Spoiler alert: See the video BEFORE you read!
Earlier this month, Brad and I went on a geocaching mission that really helped us get to know some parts of town up close and personal. Geocaching is a modern-day sport, a hide-and-seek treasure hunt that utilizes GPS technology.
It's easy: get yourself a GPS device (Ford sent us a Garmin Nuvi), visit the geocache website, find some geocaches in the location of your choice, download the coordinates and go! There are literally hundreds of geocaches all over Miami-Dade County and if you ever got bored, you could start leaving your own.
A geocache is basically a plastic, waterproof container with stuff inside it like a log book and small trinkets, toys or other easily moveable objects. A travel bug is a toy or object that geocachers move around from one cache to another. You're encouraged (though not obligated) to leave something behind. The fun part is searching for the cache. Of course, finding it is even better!
In this sleuthing process, you're supposed to be subtle and discreet, avoiding the attention of muggles -- people who don't know about geocaching and might think you're nuts poking about in bushes and what not.
For our mission, I wanted to focus on geocaches in my neighborhood (South Miami/Coral Gables) but also take a little excursion down to Miami-Dade's agricultural zone, the Redlands.
We started at Riviera Park, a patch of green and Royal Poinciana trees across Publix, right near the border of South Miami by Red Road. We totally sucked at this one! The GPS put us right on the high-traffic corner of this urban area and it was impossible to be subtle. We did find that the City of Coral Gables left the phone switchboard WIDE OPEN for anyone to tamper with ... hello?
Next stop, historic Pinewood Cemetery on beautiful Erwin Road. An important pioneer family, the Wagners, lived nearby in the 19th century. The original home still stands, but I've yet to confirm with historian Dr. Paul George about its exact location.
Anyway, this lush area is home to one of Miami's first cemeteries. Old timer Miami folks, some of them even civil war veterans, rest here. The site has been beautifully preserved with native vegetation and features the live oaks festooned with clingy Spanish moss that are common around here. It's a lovely, peaceful place for a pleasant stroll in the shade. In case you get all creeped-out by the thought of walking over dead bodies, don't worry -- the tombstones are not particularly prominent and if you didn't know it was a cemetery, you might think it was a park. Here, tucked by the roots of a tree, we scored our first geocache -- but I won't tell you EXACTLY where it is!
(Note: At this point in the adventure, we figured out that when you get out of the car, you're supposed to change the settings on your GPS from automobile to pedestrian. This way, you'll get a far more accurate reading.)
Afterward, we headed to Pinecrest Gardens, the former grounds of Parrot Jungle. This FREE park is one of my favorite places in the world and one of Miami-Dade County's best kept secrets. The grounds are lavish -- all manner of tropical specimens, including a unique Talipot palm, as well as the biggest banyan tree you'll probably ever see (and walk through!) -- are just two of the main botanical attractions. We found our second geocache here, but again, I won't spoil the surprise. (It's bad enough we caught it all on video and camera.)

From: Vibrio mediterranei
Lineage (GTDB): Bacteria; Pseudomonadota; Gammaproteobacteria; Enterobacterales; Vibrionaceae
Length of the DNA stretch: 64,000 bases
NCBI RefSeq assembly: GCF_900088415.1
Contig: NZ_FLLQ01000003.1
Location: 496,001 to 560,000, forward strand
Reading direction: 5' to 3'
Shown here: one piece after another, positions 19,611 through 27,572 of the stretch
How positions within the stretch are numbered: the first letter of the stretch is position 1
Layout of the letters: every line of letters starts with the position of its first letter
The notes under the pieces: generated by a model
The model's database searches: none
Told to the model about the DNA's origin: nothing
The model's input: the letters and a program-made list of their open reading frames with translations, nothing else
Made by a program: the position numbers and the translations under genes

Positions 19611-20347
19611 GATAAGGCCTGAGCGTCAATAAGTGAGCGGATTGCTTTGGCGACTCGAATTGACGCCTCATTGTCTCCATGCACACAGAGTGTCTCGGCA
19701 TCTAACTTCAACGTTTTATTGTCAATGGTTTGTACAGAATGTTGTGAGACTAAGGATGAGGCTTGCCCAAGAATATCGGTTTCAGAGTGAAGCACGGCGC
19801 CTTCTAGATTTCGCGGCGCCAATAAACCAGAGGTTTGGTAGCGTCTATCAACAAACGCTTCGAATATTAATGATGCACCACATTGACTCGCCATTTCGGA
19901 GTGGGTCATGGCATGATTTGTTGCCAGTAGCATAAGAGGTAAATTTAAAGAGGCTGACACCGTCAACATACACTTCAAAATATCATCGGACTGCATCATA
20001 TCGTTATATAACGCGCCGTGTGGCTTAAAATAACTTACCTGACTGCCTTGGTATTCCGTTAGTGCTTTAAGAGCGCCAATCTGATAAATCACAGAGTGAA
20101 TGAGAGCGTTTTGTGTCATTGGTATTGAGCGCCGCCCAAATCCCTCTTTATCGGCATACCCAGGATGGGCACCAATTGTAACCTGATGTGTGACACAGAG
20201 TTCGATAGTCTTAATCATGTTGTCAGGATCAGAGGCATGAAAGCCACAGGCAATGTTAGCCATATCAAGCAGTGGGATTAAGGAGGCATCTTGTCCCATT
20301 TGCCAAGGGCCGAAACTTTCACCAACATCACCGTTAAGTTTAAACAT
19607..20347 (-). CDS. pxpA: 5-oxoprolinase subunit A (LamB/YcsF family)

At this point, we had worked up an appetite and headed down to the Redlands for a key lime shake at Robert is Here. Brad also indulged in his favorite food -- boiled peanuts. We tried to find a geocache at the Everglades Outpost wildlife refuge, but didn't have any luck, so we went straight to El Nachito, a great, little inexpensive Mexican restaurant near Homestead Air Force Base. Tucked away in some nondescript mall, seemingly in the middle of nowhere (the area remains desolate after Hurricane Andrew), El Nachito is worth the trip for authentic, fresh dishes. (Read more about El Nachito over at Miami Beach 411.)
Geocaching or not, do yourself a favor and follow the same itinerary for a great day tooling around urban Miami's most densely forested region at little cost except for gas and food. Pinewood Cemetery and Pinecrest Gardens are two very special and FREE Miami locations for enjoying a beautiful, subtropical natural environment, in spite of the fact that both are located within residential neighborhoods. Trust me, after you see these locations you'll think South Beach is a barren concrete jungle! Also, skip the Turnpike and take Old Cutler Road down to the Redlands, too. Finish it off with some delicious Mexican food at an affordable mom-and-pop restaurant. If you go, tell the owner, an army veteran, that those crazy Ford Fiesta people sent you!
As for geocaching, I gotta tell ya, I'm hooked! And I'm definitely going to continue geocaching, even beyond the scope of this Ford project.
June's Ford Fiesta mission theme was technology and as far as GPS is concerned, I'm sold. Even though I'm one of those persons with internal GPS (I have a great sense of direction), I use the device all the time now.
Other places to stop and enjoy greenery, but not free: Fairchild Tropical Botanic Garden and Deering Estate. FREE: Matheson Hammock, including the nature trail on the west side of Old Cutler Road. Also, Pinecrest is not designated as an official Tree City USA for nothin' ... the title was awarded by the National Arbor Day Foundation.
Want to travel virtually? See a Qik video of Pinewood Cemetery I shot in March, unrelated to this mission.
By the way, my leg is doing much better! I'm off the cast and I've actually driven the car a few times, but I'll save that for another blog post.